408. I thought that had been argued and resolved. I thought most glasses now had the line where the measure went up to and the head goes on top of that. Is that not the case?
  (Mr Ross) No. There is no legislation on the issue. There is a BLRA code that 95 per cent must be liquid at the point of dispense and that one must top up on request. But the line glasses have been tried. It is actually a very difficult thing to do without metered dispensers. I mean I still work a few shifts in bars just to keep my hand in. If you are asked to pour a pint, even if you are pouring a glass of wine up to a level, it is a very difficult thing to see eye to eye, especially when you are pouring glasses down here. The mechanics and the logistics are massive and the benefit to the consumer is zilch. If he gets an extra 5 per cent he will pay an extra 5 per cent.

  409. I apologise for coming back, but there is one point I omitted to clear up earlier in relation to retailer power. You were concerned about that. But neither the Whisky nor the Gin and Vodka Association made any significant complaints about it. Is there a difference in spirits in that respect in relation to supermarkets?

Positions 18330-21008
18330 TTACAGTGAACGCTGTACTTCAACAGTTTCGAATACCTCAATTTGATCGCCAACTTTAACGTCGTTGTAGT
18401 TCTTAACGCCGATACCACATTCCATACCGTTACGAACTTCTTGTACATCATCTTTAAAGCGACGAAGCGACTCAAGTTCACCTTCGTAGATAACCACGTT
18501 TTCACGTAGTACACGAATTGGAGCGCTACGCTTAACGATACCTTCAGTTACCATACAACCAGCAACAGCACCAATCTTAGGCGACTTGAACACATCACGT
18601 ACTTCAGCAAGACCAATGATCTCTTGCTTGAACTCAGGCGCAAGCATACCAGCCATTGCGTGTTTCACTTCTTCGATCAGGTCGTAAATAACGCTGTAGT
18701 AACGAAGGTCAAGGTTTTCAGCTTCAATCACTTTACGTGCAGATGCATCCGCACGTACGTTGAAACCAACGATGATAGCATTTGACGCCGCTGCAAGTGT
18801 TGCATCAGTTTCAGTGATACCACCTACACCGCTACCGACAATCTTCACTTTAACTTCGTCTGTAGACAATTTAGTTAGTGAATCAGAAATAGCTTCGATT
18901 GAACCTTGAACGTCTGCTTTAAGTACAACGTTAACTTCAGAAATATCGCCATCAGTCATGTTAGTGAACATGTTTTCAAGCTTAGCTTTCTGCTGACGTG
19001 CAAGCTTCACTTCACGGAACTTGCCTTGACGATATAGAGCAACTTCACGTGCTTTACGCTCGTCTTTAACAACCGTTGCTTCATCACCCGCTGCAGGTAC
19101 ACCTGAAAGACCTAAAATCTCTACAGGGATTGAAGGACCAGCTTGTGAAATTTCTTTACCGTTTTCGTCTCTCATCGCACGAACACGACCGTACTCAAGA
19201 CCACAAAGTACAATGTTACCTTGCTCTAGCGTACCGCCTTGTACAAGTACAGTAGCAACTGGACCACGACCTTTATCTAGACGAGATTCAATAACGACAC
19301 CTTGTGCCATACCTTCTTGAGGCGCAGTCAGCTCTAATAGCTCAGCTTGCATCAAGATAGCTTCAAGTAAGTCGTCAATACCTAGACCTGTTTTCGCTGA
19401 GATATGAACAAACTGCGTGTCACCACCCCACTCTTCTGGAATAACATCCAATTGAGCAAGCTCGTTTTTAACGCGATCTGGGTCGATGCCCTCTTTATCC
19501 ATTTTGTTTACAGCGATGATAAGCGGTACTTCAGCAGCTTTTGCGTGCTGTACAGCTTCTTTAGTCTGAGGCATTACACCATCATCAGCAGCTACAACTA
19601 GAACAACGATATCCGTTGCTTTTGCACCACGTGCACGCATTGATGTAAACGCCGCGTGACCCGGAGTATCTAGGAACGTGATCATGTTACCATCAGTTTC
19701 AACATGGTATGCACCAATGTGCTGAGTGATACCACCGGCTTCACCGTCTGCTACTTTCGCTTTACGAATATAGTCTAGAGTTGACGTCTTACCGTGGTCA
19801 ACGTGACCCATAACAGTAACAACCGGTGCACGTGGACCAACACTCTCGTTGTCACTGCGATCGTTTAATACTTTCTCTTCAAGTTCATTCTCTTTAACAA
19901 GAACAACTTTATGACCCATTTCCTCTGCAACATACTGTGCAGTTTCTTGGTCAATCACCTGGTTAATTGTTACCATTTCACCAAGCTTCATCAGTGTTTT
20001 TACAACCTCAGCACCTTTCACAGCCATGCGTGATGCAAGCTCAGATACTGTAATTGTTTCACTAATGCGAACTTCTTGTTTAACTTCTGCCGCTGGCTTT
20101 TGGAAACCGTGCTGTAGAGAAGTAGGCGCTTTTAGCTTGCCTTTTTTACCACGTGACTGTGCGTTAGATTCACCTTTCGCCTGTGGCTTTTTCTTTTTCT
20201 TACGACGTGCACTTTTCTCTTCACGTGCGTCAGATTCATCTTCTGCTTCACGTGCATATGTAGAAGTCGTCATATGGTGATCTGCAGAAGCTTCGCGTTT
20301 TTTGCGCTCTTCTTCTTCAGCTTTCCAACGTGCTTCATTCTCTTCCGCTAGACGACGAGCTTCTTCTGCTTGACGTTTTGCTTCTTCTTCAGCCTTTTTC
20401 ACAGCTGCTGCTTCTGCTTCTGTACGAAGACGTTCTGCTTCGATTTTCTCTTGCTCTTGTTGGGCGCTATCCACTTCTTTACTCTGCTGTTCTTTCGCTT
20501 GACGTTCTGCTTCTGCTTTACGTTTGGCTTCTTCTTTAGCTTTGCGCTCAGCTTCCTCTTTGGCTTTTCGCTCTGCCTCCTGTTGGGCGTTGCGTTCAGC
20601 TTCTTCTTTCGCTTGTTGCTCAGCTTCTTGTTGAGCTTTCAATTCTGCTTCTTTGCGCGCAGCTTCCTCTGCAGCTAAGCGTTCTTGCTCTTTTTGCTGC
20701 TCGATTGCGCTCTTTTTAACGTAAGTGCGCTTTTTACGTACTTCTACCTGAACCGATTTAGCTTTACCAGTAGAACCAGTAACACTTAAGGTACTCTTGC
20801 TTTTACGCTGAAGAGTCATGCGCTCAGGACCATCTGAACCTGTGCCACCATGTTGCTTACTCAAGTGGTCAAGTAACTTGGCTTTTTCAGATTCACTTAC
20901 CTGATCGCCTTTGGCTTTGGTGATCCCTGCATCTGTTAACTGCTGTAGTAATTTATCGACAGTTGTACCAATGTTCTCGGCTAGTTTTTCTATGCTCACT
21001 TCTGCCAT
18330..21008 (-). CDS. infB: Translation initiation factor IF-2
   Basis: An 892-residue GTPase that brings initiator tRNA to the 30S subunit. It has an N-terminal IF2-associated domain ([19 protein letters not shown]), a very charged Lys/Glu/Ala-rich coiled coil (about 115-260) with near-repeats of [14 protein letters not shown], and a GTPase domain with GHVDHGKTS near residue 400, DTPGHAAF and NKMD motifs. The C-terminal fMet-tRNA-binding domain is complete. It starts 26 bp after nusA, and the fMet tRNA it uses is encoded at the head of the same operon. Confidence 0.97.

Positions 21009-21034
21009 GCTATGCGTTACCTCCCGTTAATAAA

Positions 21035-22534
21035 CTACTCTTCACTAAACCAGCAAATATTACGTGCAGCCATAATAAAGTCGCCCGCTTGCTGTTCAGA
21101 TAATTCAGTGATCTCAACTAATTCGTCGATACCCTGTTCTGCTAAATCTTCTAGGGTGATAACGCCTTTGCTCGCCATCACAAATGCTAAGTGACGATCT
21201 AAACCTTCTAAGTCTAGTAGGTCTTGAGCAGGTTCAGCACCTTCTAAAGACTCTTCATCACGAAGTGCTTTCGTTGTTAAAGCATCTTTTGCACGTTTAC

(Mr Ross) I would have thought not.

  Chairman: Thank you, Mr Ross, on behalf of the Committee for a most interesting and entertaining session with us this morning and afternoon. Your evidence has been very useful to us and will be helpful to us when we come to prepare our report. Thank you very much for coming all the way down and appearing before us today.